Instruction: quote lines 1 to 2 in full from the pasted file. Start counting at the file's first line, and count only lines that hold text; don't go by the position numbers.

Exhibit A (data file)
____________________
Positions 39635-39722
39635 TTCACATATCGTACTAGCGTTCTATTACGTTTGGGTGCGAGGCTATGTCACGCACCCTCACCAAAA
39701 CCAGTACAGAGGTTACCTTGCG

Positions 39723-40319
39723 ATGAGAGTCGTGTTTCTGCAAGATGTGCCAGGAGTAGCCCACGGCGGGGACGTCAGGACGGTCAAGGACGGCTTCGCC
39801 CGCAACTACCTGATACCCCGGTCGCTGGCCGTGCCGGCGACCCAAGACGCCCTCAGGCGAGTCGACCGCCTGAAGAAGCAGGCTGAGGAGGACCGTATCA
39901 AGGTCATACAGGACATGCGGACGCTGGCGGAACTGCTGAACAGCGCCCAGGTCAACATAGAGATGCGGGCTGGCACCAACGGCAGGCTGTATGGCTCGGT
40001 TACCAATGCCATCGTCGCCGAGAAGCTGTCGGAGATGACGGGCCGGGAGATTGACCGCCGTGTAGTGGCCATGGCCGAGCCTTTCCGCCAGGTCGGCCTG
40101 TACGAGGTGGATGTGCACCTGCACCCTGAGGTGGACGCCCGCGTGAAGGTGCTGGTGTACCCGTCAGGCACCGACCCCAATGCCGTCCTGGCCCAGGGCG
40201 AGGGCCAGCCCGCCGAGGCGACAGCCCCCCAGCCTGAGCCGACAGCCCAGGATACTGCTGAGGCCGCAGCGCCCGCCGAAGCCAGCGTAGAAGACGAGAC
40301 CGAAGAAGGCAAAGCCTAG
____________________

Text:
Positions 39635-39722
39635 TTCACATATCGTACTAGCGTTCTATTACGTTTGGGTGCGAGGCTATGTCACGCACCCTCACCAAAA